After a bathroom break to check for signs of hemorrhaging, you were escorted back to your clinic, where you were met by two of your doctors, and the front desk girl. “We have this bag for you. There’s a present in it, as well. Our way of saying thanks for helping an infertile couple.”
Are you kidding me?
Seriously. When, ever, has a doctor—let alone two of them, plus the front desk girl—given a gift to thank you for undergoing medical treatment?
There was something warm and fuzzy about fertility doctors, though. They were so… well… maternal, and considerate, and invested in the process.
The card was generic, but you couldn’t expect much else from a two-week-long relationship.
Lorelei drove you home, and you went straight to bed at 11am. You slept for hours, woke to eat at around 6pm, and slept again. Woke again at 3:30am, ate some more, fell back asleep. Woke again at 10am, ate, back to sleep. Woke again at 2pm, concerned by the amount of sleeping you were doing.
Slept something like 20 hours.
Your pelvic region was unhappy. Your felt inflated like a balloon. The pressure was particularly unkind when you coughed or sneezed, and it made any kind of forced elimination impossible. Your farts, trapped uncomfortably, gurgled their disfavor.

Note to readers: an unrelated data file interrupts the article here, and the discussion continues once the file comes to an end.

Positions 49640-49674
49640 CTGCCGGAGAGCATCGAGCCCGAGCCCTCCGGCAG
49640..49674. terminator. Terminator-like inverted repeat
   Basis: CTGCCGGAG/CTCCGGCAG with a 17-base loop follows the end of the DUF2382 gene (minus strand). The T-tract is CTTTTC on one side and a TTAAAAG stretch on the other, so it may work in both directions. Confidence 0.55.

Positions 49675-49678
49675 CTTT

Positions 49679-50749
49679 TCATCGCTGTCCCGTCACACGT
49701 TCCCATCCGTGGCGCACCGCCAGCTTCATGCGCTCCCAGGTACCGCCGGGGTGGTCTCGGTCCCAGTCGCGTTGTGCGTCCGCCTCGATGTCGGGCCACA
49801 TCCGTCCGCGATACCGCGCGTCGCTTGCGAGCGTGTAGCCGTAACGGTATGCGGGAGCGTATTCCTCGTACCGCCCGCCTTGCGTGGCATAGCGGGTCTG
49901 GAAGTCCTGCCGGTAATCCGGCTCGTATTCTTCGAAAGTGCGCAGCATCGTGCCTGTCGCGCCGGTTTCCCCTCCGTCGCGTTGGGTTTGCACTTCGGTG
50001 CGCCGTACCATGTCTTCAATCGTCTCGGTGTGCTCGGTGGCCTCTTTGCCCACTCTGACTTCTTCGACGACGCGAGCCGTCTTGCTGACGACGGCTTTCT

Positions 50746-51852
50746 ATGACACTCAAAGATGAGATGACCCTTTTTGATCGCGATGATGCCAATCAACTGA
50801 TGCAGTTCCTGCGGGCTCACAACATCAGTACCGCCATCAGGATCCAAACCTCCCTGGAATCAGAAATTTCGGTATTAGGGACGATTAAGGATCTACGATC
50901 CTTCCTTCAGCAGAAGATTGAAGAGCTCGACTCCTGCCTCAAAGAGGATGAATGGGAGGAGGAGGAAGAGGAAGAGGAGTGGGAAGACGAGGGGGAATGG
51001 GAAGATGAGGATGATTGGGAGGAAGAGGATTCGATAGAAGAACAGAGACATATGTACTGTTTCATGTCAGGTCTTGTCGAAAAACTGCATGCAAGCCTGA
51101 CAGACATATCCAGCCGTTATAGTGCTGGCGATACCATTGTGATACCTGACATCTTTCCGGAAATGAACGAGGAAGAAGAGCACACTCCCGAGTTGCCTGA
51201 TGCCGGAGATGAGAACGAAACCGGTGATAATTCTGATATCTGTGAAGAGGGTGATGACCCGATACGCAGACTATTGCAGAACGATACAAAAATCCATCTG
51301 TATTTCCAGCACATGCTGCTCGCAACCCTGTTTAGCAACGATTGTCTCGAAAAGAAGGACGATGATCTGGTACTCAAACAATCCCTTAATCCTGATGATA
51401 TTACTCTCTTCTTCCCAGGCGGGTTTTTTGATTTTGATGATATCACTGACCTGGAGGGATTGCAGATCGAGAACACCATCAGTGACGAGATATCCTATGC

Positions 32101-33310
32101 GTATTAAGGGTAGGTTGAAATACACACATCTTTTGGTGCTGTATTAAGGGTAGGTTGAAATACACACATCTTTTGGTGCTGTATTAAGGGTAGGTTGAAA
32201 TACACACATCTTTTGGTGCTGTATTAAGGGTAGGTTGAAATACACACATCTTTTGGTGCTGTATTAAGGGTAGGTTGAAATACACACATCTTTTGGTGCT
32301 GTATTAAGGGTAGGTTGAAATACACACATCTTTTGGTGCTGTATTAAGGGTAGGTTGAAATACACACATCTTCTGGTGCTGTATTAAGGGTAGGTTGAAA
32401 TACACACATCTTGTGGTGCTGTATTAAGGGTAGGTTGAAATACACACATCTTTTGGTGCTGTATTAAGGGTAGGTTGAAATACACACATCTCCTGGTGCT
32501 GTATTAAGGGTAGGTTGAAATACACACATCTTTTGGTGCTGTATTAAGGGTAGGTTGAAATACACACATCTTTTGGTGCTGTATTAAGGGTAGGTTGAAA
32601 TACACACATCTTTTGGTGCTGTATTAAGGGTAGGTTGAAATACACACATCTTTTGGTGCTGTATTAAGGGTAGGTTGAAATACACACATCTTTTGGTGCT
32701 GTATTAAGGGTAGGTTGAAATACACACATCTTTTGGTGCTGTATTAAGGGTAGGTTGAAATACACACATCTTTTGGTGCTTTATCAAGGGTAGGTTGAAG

Imagine the urgency of diarrhea with the hindrance of constipation. Unpleasant, to say the least.
You learned later in the evening that your doctor had extracted 27 eggs, 22 of which were mature and usable. A ton.
You were a downed, recovering, superhero—Fertility Girl!
You’d been congratulating yourself on a completely successful donation cycle, and thought–with great relief–about how happy you were to have an additional $7,000.
See… Team Katie & Maria had busted ass to save money and be sure to leave the country with $20,000. Enough to at least cover the cost of food and general entertainment expenses for two years of travel in Europe, let alone in other cheaper parts of the world.
You’d told Katie that the prospect of financial gain through the egg donation process was a nice one, but that neither of you should in any way rely on that money, should something go wrong. Egg donation is a long and complicated process–totaling, on average, about 60 hours of the donor’s time.